Gamasutra: The Art & Business of Making Gamesspacer
View All     RSS
October 31, 2014
arrowPress Releases
October 31, 2014
PR Newswire
View All

If you enjoy reading this site, you might also want to check out these UBM Tech sites:

Using rivalry and respect to push video game romances forward
Using rivalry and respect to push video game romances forward
March 18, 2014 | By Mike Rose

March 18, 2014 | By Mike Rose
More: Console/PC, Indie, Design, GDC

For Chris Dahlen of Mad*Pow, romances in video games are great and all... but what if we explored relationships that didn't exist within a single integer?

On the Narrative track at GDC today, Dahlen noted that most romances within video games occur on a 1-to-maximum scale, where 1 is meeting the person, and maximum is the score necessary to have them fall in love with you. Take Persona 4, for example, or a BioWare game like Mass Effect.

"It gives you the idea that you just want to be really nice and tell people what they want to hear," noted the writer. "But life doesn't work that way... You're gaming the character instead of engaging with them."

Instead, he reasoned, what if we approach video game romances from a two-integer angle? He put forward the notion of ranking romances in games by both "rivalry" and "respect."

At the beginning of the game, the person may feel like a rival to you, but as you both go through specific scenarios, you slowly find respect for each other and the rivalry dissipates, allowing the potential for attraction.

"You can't just have a love interest who is always, 'Oh my god you are the greatest.'"
What this means is that, rather than just doing good things to your potential romance interest to make them fall in love with you, you might choose to go against their wishes at times in order to later gain their respect through your decisions.

This also provides the opportunity for insulting and taking cheap shots at your potential love interest as, rather than putting them off as in most games, you end up stoking the rivalry and it may pay off in the long run.

"You can't just have a love interest who is always, 'Oh my god you are the greatest,'" reasons Dahlen. "So one slider doesn't seem to do it."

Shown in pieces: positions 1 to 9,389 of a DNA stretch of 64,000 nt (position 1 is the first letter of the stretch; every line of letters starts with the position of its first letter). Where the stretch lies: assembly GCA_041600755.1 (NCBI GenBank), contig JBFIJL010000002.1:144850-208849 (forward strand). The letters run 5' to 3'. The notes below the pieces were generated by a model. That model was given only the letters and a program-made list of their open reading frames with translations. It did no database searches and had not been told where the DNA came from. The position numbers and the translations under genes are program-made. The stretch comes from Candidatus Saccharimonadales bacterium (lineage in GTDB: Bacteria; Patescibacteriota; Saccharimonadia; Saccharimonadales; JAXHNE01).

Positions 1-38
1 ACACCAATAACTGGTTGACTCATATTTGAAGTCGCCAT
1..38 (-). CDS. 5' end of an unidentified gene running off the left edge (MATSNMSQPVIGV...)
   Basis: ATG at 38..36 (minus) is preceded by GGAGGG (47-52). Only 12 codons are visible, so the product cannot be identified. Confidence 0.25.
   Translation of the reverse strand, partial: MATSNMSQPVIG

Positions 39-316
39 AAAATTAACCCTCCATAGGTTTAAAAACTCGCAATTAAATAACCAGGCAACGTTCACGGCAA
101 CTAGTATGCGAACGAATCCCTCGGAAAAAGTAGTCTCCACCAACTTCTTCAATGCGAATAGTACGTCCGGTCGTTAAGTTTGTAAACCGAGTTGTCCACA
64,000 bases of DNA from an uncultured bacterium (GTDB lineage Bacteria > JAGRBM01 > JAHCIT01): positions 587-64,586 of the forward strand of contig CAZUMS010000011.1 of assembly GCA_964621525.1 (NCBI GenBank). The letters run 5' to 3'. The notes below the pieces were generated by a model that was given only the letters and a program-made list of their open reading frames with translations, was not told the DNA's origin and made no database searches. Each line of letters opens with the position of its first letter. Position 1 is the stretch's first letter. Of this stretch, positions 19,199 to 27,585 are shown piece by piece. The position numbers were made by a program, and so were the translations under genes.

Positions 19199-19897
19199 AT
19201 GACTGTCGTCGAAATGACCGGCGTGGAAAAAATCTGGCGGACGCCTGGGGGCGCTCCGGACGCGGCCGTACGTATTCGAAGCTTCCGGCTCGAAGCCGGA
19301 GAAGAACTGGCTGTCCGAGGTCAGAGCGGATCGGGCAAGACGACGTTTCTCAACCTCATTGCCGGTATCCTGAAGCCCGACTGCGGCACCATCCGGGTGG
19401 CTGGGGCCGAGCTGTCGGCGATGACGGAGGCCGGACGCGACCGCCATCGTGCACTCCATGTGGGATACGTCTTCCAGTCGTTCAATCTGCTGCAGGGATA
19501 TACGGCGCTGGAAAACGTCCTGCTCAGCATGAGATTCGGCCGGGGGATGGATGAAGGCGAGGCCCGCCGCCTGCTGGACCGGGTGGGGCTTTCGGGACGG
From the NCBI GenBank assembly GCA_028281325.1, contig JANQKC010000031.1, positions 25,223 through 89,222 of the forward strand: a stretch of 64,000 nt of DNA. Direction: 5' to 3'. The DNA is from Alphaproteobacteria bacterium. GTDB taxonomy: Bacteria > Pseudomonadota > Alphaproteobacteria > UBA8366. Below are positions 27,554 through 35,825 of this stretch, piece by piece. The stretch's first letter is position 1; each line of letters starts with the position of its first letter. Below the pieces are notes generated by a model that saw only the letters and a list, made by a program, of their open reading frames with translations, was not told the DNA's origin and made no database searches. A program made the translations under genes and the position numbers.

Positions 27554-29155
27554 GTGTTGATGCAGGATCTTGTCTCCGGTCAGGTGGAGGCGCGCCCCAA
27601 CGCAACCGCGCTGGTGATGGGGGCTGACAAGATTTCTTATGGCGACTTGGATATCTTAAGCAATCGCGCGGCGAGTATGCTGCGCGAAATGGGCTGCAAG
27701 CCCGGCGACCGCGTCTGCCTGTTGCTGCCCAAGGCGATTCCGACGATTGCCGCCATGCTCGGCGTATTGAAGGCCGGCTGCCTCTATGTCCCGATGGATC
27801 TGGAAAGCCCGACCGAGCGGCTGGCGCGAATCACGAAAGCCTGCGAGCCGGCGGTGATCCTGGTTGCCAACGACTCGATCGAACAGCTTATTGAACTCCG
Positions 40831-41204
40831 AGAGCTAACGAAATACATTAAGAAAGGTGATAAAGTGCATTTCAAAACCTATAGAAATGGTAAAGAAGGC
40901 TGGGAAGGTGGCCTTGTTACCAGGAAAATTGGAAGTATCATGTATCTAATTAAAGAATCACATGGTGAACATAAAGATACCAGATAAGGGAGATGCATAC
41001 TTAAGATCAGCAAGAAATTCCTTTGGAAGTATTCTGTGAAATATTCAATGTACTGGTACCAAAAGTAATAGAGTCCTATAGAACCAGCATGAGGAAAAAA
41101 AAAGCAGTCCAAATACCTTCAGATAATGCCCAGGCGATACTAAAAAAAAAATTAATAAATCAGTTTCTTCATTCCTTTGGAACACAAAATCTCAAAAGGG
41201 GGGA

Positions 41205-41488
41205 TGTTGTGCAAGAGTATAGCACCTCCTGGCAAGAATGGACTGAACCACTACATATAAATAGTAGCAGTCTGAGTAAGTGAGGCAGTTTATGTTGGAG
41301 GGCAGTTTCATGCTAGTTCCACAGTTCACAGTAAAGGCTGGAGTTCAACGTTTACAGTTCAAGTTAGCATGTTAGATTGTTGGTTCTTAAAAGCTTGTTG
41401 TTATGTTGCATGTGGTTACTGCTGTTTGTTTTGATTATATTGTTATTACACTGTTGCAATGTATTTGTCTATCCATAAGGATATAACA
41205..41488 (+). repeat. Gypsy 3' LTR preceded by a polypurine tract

Story elements that revolve around themes like teamwork, surprise and choice can help to push characters towards varying conclusions, he reasoned. And Dahlen also discussed character creation as a way to push video game romances forward. Usually we're able to create our own character, but rarely can be choose what the NPCs look like.

Dahlen argued that allowing players to choose what your romantic interests look like may well lead to better story arcs in game, if we find ourselves caring about them more. "Let people choose what the person looks like through character creation," he said. "Let them pick it out."

Related Jobs

Magic Leap, Inc.
Magic Leap, Inc. — Wellington, New Zealand

Level Designer
Grover Gaming
Grover Gaming — Greenville, North Carolina, United States

3D Generalist / Artist
Demiurge Studios, Inc.
Demiurge Studios, Inc. — Cambridge, Massachusetts, United States

Lead System Designer
DeNA Studios Canada
DeNA Studios Canada — Vancouver, British Columbia, Canada

Analytical Game Designer


Maria Jayne
profile image
The problem with video game romances is that the "goal" ends up being measured by a numerical win value. Then because it's a game this is shown on some kind of meter or number in a statistic somewhere. Either intentionally or revealed via data mining in a guide somewhere.

A real relationship has no statistic you can measure it by, there are no steps to repeat in order to achieve success. It's organic and fluid, changing with the mood and whim of both parties and prone to outside influences.

How do you translate the myriad complexity of an actual relationship into a binary sum? That requires a reliable outcome to understand it is working as intended.

You suggest starting off as rivals but I immediately translate that into starting at -100 on the "like" scale instead of 0. With the objective to reach like set at 100. As with most bioware games that 100 equals a win condition. Yay let's copulate to an awkwardly wooden animation cut away etc..

I feel like having no statistical representation in game or possible to data mine would make a truer representation of an actual relationship. Making unbalanced, sometimes confusing outcomes as you fumble between like and dislike more guesswork and uncertainty orientated (again like a real relationship).

However I suppose many people would hate the lack of true definition to their actions and seek to turn it into a formula. I just can't help feeling the only way we can represent a more diverse type of relationship is if we stop giving ways for gamers to measure it via an achievable score.

Jake Forbes
profile image
I liked Chris's suggestion of measuring rivalry and respect as a foundation for a sparks-flying rom com. It seems like something that would work best under the hood, especially, as Chris talked about in his panel, a good romantic arc isn't measured by linear progress, but faces a crisis before it gets better. If you surface the system, either the drama becomes disconnected from the stats -- as in stats say you're on the right track, but for the sake of story, we're going to tell you there's a crisis, so just bear with us -- or else the player needs to accept that the stats can ebb and flow and that's all right, which is a little weird and fighting against the stream of expectations. Probably best left in a black box. Chris mentioned he's working on his romance using Choice Script which allows you to surface or hide stats -- curious to see which stats gets surfaced.